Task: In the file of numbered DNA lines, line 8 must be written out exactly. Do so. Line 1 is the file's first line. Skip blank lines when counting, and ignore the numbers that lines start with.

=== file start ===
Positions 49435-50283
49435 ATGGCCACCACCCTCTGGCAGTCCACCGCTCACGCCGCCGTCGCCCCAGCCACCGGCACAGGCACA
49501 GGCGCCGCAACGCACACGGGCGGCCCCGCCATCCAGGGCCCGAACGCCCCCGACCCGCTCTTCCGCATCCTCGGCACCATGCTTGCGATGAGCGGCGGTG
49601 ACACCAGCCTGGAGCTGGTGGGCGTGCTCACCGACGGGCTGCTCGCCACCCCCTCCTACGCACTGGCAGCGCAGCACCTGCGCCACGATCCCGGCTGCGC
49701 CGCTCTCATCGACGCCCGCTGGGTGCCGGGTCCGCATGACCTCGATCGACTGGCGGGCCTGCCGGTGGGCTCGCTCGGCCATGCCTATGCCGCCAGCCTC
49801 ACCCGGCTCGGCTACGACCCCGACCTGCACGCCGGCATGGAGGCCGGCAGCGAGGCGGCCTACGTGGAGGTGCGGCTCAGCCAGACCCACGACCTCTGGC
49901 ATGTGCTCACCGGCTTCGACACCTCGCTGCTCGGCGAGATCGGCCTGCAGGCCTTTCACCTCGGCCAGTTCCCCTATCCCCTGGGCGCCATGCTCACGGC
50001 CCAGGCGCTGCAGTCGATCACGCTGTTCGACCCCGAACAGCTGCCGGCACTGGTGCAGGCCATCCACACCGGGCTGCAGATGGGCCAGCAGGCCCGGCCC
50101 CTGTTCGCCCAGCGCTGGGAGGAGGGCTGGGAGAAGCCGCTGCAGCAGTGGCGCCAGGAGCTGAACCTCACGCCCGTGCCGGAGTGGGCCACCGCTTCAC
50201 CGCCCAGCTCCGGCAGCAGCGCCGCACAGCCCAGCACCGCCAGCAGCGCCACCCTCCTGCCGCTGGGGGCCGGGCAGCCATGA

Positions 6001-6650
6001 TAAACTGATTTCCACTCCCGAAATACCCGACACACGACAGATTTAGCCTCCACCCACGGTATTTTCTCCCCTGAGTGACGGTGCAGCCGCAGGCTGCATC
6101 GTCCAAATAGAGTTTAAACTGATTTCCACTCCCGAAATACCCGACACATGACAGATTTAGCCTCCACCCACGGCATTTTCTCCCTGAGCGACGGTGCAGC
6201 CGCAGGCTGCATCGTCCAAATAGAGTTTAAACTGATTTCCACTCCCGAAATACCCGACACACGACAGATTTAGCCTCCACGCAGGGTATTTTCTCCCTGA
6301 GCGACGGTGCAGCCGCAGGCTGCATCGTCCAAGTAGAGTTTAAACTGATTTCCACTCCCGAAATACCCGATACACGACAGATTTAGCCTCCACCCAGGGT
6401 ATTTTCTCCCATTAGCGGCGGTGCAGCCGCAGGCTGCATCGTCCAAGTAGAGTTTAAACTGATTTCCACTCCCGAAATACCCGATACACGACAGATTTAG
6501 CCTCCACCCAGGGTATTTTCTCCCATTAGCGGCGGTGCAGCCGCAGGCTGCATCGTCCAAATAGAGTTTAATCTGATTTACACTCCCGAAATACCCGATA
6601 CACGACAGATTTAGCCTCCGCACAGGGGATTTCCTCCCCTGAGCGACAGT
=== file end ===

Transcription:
50001 CCAGGCGCTGCAGTCGATCACGCTGTTCGACCCCGAACAGCTGCCGGCACTGGTGCAGGCCATCCACACCGGGCTGCAGATGGGCCAGCAGGCCCGGCCC